Thursday, 4 March 2021

Passenger numbers fall in January


The International Air Transport Association (IATA) announced that passenger traffic fell in January 2021, both compared to pre-COVID levels (January 2019) and compared to the immediate month prior (December 2020). 

Because comparisons between 2021 and 2020 monthly results are distorted by the extraordinary impact of COVID-19, unless otherwise noted all comparisons are to January 2019 which followed a normal demand pattern.
 
Total demand in January 2021 (measured in revenue passenger kilometres or RPKs) was down 72.0% compared to January 2019. That was worse than the 69.7% year-over-year decline recorded in December 2020. 
 
Total domestic demand was down 47.4% versus pre-crisis (January 2019) levels. In December it was down 42.9% on the previous year. This weakening is largely driven by stricter domestic travel controls in China over the Lunar New Year holiday period. 
 
International passenger demand in January was 85.6% below January 2019, a further drop compared to the 85.3% year-to-year decline recorded in December. 


“2021 is starting off worse than 2020 ended and that is saying a lot. Even as vaccination programs gather pace, new COVID variants are leading governments to increase travel restrictions. The uncertainty around how long these restrictions will last also has an impact on future travel. Forward bookings in February this year for the Northern Hemisphere summer travel season were 78% below levels in February 2019,” said Alexandre de Juniac, IATA’s Director General and CEO. 


International Passenger Markets
Asia-Pacific airlines’ January traffic plummeted 94.6% compared to the 2019 period, virtually unchanged from the 94.4% decline registered for December 2020 compared to a year ago. The region continued to suffer from the steepest traffic declines for a seventh consecutive month. Capacity dropped 86.5% and load factor sank 49.4 percentage points to 32.6%, by far the lowest among regions.
 
European carriers had an 83.2% decline in traffic in January versus January 2019, which worsened from an 82.6% decline in December compared to the same month in 2019. Capacity sank 73.6% and load factor fell by 29.2 percentage points to 51.4%.
 
Middle Eastern airlines saw demand plunge 82.3% in January compared to January 2019, which was broadly unchanged from an 82.6% demand drop in December versus a year ago. Capacity fell 67.6%, and load factor declined 33.9 percentage points to 40.8%.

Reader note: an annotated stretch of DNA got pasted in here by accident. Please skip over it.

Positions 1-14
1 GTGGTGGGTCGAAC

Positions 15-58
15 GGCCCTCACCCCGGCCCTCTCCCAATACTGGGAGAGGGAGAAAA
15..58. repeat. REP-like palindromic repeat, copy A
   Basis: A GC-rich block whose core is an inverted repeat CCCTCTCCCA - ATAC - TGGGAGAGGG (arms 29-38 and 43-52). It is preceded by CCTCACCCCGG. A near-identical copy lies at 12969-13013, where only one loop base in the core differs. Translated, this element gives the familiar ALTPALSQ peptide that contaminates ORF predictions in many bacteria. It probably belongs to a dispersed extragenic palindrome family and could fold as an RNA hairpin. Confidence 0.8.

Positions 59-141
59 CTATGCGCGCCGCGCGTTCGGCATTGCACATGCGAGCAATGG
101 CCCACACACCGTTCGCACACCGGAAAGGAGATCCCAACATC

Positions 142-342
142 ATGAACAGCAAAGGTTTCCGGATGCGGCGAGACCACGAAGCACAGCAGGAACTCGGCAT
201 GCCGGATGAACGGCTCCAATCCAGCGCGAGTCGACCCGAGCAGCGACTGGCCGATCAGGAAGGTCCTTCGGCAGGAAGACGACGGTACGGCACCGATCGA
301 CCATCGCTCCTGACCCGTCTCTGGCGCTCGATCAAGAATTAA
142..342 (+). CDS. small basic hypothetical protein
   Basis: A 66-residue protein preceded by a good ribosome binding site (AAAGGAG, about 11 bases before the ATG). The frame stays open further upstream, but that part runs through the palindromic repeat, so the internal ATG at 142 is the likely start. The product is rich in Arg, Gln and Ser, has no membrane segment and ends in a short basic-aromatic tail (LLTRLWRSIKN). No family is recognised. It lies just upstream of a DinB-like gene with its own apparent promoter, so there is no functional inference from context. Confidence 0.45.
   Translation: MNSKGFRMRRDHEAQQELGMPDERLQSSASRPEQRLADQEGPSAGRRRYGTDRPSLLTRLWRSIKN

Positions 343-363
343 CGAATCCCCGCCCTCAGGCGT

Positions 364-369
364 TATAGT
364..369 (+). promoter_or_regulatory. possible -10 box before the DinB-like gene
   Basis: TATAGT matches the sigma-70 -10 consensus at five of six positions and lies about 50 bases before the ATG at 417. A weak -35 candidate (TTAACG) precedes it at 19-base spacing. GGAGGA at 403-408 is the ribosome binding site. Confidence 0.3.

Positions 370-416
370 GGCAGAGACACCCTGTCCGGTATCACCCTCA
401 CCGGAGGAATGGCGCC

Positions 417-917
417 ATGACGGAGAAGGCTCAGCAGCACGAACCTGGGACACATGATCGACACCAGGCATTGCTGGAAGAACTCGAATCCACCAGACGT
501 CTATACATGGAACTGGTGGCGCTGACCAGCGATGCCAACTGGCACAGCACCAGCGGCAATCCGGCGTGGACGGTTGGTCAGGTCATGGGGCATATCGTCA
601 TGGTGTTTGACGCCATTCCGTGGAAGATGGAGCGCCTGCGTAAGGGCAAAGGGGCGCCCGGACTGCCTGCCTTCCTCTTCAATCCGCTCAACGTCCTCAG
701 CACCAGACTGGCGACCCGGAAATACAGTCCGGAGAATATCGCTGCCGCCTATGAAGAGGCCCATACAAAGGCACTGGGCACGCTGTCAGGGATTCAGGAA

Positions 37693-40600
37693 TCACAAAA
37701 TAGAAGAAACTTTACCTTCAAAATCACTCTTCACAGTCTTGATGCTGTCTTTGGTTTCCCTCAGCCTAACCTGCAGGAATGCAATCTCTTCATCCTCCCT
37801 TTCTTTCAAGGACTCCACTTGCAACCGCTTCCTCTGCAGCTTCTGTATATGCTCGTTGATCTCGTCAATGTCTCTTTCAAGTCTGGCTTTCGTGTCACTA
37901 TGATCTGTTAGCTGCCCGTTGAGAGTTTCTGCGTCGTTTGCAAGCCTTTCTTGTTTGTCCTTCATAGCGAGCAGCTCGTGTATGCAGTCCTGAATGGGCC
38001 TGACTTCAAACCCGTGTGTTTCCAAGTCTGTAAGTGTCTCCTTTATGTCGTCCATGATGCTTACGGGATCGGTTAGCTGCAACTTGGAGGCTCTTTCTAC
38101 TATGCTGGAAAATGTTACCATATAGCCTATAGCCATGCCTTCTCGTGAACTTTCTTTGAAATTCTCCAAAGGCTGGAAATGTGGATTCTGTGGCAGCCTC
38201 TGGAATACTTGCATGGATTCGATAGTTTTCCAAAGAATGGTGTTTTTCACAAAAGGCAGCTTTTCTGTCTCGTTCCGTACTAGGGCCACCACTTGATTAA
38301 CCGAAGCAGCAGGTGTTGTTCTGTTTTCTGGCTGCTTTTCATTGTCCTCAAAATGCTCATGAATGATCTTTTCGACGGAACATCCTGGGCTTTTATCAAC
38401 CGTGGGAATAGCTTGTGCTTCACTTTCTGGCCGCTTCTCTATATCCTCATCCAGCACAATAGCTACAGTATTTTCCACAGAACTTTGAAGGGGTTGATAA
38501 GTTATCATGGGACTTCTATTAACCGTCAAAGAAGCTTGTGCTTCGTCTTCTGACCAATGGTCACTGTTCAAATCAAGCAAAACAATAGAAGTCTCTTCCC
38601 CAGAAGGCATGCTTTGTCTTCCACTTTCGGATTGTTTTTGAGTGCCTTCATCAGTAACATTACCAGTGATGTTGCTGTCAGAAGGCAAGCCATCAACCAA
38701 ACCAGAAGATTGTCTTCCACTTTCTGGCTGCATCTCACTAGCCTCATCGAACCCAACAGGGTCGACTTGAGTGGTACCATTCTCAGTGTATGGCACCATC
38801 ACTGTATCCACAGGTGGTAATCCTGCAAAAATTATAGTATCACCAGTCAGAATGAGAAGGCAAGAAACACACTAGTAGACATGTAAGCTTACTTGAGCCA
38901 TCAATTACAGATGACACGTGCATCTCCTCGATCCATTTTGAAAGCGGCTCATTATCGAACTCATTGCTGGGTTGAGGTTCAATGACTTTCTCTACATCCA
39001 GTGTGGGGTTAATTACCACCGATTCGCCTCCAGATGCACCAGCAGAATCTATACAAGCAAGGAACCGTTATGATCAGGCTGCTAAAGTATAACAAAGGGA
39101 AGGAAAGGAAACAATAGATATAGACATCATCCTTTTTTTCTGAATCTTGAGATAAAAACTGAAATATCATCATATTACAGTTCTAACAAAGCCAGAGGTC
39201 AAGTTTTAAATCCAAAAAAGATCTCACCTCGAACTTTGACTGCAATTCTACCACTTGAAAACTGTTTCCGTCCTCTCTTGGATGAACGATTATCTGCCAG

North American carriers’ January traffic fell 79.0% compared to the 2019 period, up slightly from a 79.5% decline in December year to year. Capacity sagged 60.5%, and load factor dropped 37.8 percentage points to 42.9%.
 
Latin American airlines experienced a 78.5% demand drop in January, compared to the same month in 2019, worsened from a 76.2% decline in December year-to-year. January capacity was 67.9% down compared to January 2019 and load factor dropped 27.2 percentage points to 55.3%, the highest among the regions for a fourth consecutive month. 
 
African airlines’ traffic dropped 66.1% in January, which was a modest improvement compared to a 68.8% decline recorded in December versus a year ago. January capacity contracted 54.2% versus January 2019, and load factor fell 18.4 percentage points to 52.3%.

Domestic Passenger Markets

China’s domestic traffic was down 33.9% in January compared to January 2019, dramatically worsened compared to the 8.5% year-over-year decline in December. The fall was owing to stricter traffic controls ahead of the Lunar New Year holiday period amid several localized COVID-19 outbreaks.
 
Russia’s domestic traffic, by contrast, rose 5.5% compared to January 2019, a turnaround from the 12.0% year-to-year decline in December versus the same month in 2019. It was driven by a fall in COVID-19 cases since a peak late in December and by national holidays in the first week of the month.

The Bottom Line

“To say that 2021 has not gotten off to a good start is an understatement. Financial prospects for the year are worsening as governments tighten travel restrictions. We now expect the industry to burn through $75-$95 billion in cash this year, rather than turning cash positive in the fourth quarter, as previously thought. This is not something that the industry will be able to endure without additional relief measures from governments.

Increased testing capability and vaccine distribution are the keys for governments to unlock economic activity, including travel. It is critical that governments build and share their restart plans along with the benchmarks that will guide them. This will enable the industry to be prepared to energize the recovery without any unnecessary delay,” said de Juniac.

Global standards to securely record test and vaccination data in formats that will be internationally recognized are urgently needed. “These will be critical to restarting international travel if governments continue to require verified testing or vaccination data. IATA will soon launch the IATA Travel Pass to help travellers and governments manage digital health credentials. But the full benefit of IATA Travel Pass cannot be realized until governments agree the standards for the information they want,” said de Juniac.



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